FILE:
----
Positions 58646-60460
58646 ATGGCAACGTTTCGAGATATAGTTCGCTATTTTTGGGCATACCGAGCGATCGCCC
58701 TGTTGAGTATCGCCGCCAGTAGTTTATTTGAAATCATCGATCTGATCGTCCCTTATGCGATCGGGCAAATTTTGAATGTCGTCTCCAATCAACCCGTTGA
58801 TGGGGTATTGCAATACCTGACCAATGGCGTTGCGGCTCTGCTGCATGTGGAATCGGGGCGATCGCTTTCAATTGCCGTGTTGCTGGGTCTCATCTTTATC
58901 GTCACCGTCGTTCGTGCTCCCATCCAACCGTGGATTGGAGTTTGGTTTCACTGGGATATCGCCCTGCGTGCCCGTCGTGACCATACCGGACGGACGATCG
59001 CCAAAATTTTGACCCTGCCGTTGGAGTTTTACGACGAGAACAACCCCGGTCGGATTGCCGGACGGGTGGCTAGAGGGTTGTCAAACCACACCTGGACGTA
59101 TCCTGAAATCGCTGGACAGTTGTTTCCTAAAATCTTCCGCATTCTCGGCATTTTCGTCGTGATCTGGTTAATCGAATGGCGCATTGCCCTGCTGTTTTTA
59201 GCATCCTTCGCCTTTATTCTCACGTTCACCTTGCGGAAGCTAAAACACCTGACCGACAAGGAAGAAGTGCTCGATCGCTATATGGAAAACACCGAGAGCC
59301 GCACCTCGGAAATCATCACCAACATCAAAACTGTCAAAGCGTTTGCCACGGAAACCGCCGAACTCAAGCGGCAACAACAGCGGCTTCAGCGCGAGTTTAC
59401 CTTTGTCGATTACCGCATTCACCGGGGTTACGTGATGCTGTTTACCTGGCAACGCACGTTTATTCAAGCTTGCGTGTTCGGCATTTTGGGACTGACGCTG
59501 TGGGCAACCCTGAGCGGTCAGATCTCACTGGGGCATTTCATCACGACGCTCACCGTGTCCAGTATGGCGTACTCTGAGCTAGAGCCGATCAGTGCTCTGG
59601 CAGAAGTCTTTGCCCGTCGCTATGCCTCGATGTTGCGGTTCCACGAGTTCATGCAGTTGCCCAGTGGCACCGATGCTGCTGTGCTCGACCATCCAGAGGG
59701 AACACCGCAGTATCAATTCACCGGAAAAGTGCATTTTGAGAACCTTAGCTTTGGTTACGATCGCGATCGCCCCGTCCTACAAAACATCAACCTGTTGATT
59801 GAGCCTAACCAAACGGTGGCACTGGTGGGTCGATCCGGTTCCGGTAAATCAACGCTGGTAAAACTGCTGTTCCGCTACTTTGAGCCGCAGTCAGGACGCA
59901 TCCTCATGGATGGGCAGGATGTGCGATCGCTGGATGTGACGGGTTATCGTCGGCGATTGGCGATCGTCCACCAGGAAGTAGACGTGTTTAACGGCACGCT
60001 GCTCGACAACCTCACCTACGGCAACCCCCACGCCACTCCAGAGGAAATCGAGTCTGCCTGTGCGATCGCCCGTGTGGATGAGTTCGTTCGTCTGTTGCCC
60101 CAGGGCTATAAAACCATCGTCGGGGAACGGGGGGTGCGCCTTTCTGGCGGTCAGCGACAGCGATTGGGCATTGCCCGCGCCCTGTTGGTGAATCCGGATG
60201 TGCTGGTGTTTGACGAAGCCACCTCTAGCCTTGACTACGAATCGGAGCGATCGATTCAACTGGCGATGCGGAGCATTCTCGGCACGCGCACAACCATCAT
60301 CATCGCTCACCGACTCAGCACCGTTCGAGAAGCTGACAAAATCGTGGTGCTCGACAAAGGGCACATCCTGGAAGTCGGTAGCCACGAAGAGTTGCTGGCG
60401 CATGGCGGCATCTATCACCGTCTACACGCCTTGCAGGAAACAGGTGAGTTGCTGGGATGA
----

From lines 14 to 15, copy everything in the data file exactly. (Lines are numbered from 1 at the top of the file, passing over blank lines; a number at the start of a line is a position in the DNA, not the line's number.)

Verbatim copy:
59801 GAGCCTAACCAAACGGTGGCACTGGTGGGTCGATCCGGTTCCGGTAAATCAACGCTGGTAAAACTGCTGTTCCGCTACTTTGAGCCGCAGTCAGGACGCA
59901 TCCTCATGGATGGGCAGGATGTGCGATCGCTGGATGTGACGGGTTATCGTCGGCGATTGGCGATCGTCCACCAGGAAGTAGACGTGTTTAACGGCACGCT